Domestic Violence By: Lily petRuzzo

You're trapped. You feel like you can't escape. There is no way out. You are stuck with this person forever because you can't leave. This is what it feels like to be stuck in an abusive relationship. You want to leave but you'd feel guilty. He makes it seem like it's your fault and that you owe him. He said if I left he wouldn't let me have the children, this is how he kept me.

Domestic violence is violent or aggressive behavior within the home, typically involving the violent abuse of a spouse or partner (dictionary.com). This is not okay. People that are in these situations need to get out. You may think, why can't they just leave? Or tell the police? It's more difficult then that. If you're being abused by your partner it hurts more emotionally than it does physically. Most victims feel fastened. There are many different situations and reasons why it is difficult to get out of these relationships.

I interviewed someone who was once stuck in an abusive relationship. She said the thing holding her back the most from leaving was her children. Her husband was hurting her, but he never did anything wrong to the children. He loved them so much and would never lay a hand on them. She knew her children needed a father and she didn't want them to suffer because of her problems. She thought she would be selfish if she left and took them. She wasn't being selfish at all. You need to do what is best for yourself in these situations and what most people tell domestic violence victims is to get out, no matter what. She would feel guilty for doing this because that's what her husband twisted into her mind. He made her think this way. He wanted her to feel bad for doing anything good for herself. She eventually convinced herself there was no way out and that this was how her life was gonna be forever.

According to a survey I conducted, 14.3% of hommocks students in 5th period English don't even know what domestic violence is. The first step to being able to stop this is having knowledge. People need to know how to help people going through this. 57.1% of students in 5th period English class said that the best way to help someone going through this is to tell them to get out of that relationship. This is the best way. These victims need to escape and be free. They deserve to live a happy life and having freedom is the best way to get that.

The most asked questions that victims get is “why did you stay?” or “why didn't you leave?” According to a TED talk by Leslie Morgan Steiner about domestic violence, she calls it, crazy love. “A psychological trap disguised as love, that millions of women and even a few men fall into every year.” What she means by this is that people don't leave because they don't know they're being abused. How could they? They're in love so they're obviously not being abused. Right? Wrong. Domestic violence mainly happens in relationships where the partners are “in love” or very close. Leslie went through this when she was in her twenties and she didn't leave because she thought she needed to stay with her boyfriend to help him get through this. He made her feel bad like it was her fault and that she was the only one that could help him.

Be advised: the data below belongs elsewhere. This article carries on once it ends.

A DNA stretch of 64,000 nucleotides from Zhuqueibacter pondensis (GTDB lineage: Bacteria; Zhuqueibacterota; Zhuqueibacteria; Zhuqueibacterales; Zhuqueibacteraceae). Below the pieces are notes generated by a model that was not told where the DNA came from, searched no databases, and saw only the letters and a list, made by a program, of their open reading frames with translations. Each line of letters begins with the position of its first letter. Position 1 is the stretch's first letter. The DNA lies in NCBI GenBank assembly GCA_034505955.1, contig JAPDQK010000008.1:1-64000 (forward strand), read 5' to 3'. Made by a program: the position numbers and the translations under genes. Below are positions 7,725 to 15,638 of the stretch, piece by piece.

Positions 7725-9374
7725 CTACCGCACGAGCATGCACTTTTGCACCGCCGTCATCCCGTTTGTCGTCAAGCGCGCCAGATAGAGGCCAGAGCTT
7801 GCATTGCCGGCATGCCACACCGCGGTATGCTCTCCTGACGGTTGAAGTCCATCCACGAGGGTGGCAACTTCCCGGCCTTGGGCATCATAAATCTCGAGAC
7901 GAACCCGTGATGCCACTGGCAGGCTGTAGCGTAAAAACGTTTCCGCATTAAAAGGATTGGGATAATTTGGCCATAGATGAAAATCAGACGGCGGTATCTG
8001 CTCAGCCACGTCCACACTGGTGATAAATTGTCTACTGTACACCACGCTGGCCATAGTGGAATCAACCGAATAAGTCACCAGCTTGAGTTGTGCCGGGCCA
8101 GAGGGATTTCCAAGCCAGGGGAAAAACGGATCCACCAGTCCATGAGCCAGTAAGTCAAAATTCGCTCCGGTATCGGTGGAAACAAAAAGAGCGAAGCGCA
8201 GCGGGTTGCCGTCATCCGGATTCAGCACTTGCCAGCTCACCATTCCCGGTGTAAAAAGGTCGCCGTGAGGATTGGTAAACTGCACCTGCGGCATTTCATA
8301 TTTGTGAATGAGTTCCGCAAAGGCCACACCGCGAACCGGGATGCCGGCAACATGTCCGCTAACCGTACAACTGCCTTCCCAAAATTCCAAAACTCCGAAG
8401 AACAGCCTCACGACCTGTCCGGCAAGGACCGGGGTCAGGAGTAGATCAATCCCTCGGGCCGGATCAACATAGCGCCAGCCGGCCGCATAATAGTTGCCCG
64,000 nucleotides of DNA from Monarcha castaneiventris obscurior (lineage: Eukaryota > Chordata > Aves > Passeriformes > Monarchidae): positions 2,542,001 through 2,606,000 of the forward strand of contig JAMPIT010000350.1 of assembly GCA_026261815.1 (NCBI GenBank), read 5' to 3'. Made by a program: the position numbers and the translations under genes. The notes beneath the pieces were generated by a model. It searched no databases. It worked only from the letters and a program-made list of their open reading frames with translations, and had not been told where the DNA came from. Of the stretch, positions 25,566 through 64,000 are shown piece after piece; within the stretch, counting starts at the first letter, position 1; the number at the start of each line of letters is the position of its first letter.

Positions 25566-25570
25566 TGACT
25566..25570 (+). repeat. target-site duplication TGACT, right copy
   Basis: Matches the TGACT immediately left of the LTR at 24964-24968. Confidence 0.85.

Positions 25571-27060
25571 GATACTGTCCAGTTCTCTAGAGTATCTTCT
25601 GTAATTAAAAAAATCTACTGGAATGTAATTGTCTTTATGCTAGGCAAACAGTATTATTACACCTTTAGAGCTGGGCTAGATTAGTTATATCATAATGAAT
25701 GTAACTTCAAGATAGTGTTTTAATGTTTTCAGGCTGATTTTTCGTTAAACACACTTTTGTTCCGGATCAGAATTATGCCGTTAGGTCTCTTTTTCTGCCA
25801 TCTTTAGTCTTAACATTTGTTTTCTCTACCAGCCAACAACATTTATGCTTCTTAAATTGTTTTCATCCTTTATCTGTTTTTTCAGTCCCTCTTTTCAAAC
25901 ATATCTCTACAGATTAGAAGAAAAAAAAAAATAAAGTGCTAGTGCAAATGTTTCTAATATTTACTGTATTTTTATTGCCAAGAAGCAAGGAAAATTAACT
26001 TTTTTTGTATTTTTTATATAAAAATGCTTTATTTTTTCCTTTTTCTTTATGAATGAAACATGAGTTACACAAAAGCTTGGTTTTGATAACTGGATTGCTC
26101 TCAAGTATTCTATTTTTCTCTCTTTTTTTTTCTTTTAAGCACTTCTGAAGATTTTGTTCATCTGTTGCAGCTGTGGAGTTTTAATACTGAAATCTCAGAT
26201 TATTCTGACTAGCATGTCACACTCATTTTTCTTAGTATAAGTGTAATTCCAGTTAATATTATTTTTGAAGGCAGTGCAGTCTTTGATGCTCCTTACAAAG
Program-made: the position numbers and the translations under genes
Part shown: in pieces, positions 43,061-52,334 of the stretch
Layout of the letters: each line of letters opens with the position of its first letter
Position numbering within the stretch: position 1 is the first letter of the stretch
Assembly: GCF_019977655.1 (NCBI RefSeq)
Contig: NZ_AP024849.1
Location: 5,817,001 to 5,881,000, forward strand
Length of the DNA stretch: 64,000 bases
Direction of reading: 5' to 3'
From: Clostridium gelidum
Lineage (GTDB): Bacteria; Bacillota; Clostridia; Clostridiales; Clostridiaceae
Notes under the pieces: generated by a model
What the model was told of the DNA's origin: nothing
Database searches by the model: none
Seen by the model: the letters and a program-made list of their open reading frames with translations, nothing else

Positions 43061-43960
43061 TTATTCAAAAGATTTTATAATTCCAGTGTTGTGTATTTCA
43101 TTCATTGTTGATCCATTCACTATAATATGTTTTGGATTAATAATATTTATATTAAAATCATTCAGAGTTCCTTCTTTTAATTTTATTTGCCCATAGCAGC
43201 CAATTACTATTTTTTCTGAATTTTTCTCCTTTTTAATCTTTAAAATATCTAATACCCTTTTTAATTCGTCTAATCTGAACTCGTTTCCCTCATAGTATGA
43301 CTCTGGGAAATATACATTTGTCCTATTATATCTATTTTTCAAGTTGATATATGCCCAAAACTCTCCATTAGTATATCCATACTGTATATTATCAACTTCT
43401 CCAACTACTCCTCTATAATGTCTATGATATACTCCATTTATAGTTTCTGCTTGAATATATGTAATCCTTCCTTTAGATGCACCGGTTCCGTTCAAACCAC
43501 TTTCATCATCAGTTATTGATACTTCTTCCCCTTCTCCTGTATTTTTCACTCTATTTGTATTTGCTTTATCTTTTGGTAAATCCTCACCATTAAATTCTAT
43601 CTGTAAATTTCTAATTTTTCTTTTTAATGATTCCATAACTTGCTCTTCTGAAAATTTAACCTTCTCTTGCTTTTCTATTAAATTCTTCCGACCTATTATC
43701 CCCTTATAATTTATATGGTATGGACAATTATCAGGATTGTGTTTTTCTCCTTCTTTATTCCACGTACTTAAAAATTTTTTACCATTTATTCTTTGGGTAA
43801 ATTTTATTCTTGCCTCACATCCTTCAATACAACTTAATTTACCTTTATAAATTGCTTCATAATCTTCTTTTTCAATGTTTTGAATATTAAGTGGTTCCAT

Another reason why they don't leave is because it's incredibly dangerous. According to the, Center For Relationship Abuse Awareness, if you leave an abusive relationship the abuser will stalk you. They will leave you threats, scare your children, harm you, or kill you. It's difficult to leave and get out of an abusive relationship. The best way to help someone is to just be there to talk to them and to keep reminding them that it's not their fault and their abuser is a terrible person that you need to get away from.

The woman who I interviewed told me that after she got out of her relationship she liked to talk to other people who went through this and do research on this topic. She told me that 3 to 4 million women in the United States are beaten in their homes each year by their husbands.

She said she never thought that she would be one of those women, but she was. She said, “it's crazy right, to love someone who hurts you? But you know what was crazier? Thinking that someone that hurt me loved me.” The abuser made her feel less than. Like she wasn't good enough. He made her feel like a terrible person and that everything bad that happened in their relationship was her fault. The most common fear she had was wondering if anyone will love her the way he did. She had no one to talk to because he isolated her. He ruined all of her relationships on purpose so she would have no one. He wanted to be the only one in her life so she had to stay.

Things abuser might say

This is terrible and the abusers are messed up. “For the sake of your life, your mental health, and physical health, get out,” This was her advice because that's the only way you'll be happy again. Do what's best for you.

Getting out is the only way you'll be happy again

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